The Word Made Flesh: Reading John 1:1-14 in Light of the OT
The traditional reading of John 1:1-14 can be traced back to the works of the fiery second century apologist Justin Martyr (150 AD). Justin took the passage to mean that Jesus pre-existed his birth as the creator of the heavens and earth and later became a human being in the womb of Mary. But the average Christian is likely unaware that Justin’s interpretation was heavily influenced by his training in Greek philosophy, from whence the idea of literal human pre-existence came.1
Bible scholars today widely agree that “the word” in John 1:1-14 is not to be understood against the background of Greek philosophy; rather, it finds its origin in the Hebrew OT and the Septuagint (LXX).2 In what follows, we will consider how this Hebraic background, together with the rest of the Johannine writings, might affect the traditional understanding of John’s Prologue.
1 In the beginning was the Word, and the Word was with God, and the Word was God. 2 He was in the beginning with God. 3 All things were made through him, and without him was not any thing made that was made. 4 In him was life, and the life was the light of men. 5 The light shines in the darkness, and the darkness has not overcome it. (ESV)
John’s prologue opens with the theologically charged phrase en arche, or “in the beginning.” Is this allusion to Genesis 1:13 informing us that a pre-existent Jesus known as “the word” created the heavens and earth? If so, we would expect the Old Testament creation account to be compatible with such a claim. Yet, strikingly, we do not find the presence of one who might be identified as the pre-existent Jesus in Genesis 1. The creative word of God is instead closely associated with the Holy Spirit – a fact that is also attested by later OT and LXX authors:
Gen. 1:1-3a: In the beginning, God created the heavens and the earth. The earth was without form and void, and darkness was over the face of the deep. And the spirit [ruach] of God was hovering over the face of the waters. And God said…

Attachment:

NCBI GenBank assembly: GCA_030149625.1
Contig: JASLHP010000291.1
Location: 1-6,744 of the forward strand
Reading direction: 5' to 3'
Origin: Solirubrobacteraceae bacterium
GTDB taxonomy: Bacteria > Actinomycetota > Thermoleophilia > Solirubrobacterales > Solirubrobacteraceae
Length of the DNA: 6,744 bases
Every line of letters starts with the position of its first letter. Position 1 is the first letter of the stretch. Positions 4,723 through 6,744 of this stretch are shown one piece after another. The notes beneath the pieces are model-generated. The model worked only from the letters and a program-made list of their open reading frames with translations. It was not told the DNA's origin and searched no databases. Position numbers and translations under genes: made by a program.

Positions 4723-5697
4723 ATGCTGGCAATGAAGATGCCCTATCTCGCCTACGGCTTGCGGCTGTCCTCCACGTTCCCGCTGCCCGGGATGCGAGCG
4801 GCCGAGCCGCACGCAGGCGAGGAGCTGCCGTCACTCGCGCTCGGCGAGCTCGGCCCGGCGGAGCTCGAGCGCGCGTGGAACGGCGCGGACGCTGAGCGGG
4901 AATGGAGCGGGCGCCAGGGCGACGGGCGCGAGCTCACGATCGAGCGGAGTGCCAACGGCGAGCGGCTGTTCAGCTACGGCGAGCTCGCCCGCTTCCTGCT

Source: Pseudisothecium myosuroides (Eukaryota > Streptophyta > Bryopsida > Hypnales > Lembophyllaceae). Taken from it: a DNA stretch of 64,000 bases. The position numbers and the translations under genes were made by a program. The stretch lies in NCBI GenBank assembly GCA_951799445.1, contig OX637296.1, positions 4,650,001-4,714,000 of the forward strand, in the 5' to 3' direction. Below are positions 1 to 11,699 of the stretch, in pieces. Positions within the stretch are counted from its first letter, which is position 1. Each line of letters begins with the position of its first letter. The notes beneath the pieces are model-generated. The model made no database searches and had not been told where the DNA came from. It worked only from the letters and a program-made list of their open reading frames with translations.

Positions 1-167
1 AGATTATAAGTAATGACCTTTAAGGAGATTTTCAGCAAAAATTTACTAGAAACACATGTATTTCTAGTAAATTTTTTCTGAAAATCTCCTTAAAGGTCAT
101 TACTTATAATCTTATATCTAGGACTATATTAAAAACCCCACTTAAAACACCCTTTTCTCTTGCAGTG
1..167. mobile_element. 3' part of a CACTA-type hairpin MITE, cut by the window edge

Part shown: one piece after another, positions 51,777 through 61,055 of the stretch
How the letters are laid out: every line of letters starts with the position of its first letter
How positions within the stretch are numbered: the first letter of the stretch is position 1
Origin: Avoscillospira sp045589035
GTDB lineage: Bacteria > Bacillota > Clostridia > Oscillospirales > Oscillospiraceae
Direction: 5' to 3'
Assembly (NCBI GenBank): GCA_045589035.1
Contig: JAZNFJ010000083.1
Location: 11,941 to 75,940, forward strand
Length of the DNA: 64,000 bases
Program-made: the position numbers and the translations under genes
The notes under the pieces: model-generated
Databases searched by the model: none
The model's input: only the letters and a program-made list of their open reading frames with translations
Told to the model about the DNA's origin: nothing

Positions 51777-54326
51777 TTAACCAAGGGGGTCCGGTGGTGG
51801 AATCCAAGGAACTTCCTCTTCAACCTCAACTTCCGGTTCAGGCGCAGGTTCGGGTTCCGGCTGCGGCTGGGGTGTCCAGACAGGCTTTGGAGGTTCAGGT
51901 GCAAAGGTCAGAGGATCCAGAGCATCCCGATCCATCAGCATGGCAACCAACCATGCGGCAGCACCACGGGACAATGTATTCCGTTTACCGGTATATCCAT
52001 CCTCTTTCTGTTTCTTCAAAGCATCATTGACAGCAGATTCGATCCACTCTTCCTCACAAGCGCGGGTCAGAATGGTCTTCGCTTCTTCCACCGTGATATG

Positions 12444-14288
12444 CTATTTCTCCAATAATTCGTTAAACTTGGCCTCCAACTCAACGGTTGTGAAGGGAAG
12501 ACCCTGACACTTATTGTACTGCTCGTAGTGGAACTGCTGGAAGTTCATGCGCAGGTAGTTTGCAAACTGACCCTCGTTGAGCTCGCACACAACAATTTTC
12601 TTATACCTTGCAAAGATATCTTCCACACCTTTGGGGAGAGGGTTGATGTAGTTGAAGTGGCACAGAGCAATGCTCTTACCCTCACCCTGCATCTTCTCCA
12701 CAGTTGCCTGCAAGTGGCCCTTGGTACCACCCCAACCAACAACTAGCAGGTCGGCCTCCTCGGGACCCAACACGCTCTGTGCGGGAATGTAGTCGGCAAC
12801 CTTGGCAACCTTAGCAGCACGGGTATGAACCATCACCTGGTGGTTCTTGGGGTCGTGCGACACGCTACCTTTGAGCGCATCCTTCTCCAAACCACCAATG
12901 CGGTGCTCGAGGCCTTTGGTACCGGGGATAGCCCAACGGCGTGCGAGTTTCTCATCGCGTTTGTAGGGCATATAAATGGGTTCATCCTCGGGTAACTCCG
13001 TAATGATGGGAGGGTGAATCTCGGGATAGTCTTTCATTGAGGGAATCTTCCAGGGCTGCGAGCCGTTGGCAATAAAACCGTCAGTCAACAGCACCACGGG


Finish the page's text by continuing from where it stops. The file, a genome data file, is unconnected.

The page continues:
Ps. 33:6: By the word of the LORD the heavens were made, and by the breath [ruach] of his mouth all their host.4
Job 33:4: The Spirit [ruach] of God has made me, and the breath of the Almighty gives me life.
Judith 16:14 (LXX): Let all creatures serve thee: for thou spakest, and they were made, thou didst send forth thy spirit [ruach], and it created them, and there is none that can resist thy voice.
The connection between God’s word and his Spirit, or ruach, was fundamental to Jewish thought.5 The word ruach is most often translated “spirit” in the Old Testament. But it is also translated “breath” some 30 times. Words are formed by one’s breath, and thus God communicates by the breath, or spirit, that figuratively proceeds out of his mouth to express his word – which the OT defines as his testimonies, commandments, precepts, statutes, rules, or law (e.g. Psalm 118).
This is why prophets like Ezekiel often referred to the Spirit of God and the word of God interchangeably: “And the Spirit of the LORD fell upon me, and he said to me, ‘Say, Thus says the LORD'” (Eze. 11:5) / “And the word of the LORD came to me:. . .Therefore say, ‘Thus says the Lord GOD'” (Eze. 11:14-16). Dr. David Ewert rightly concludes that “there is no substantial difference between the coming of the Spirit of God upon the prophets and the coming of the Word of God to them.”6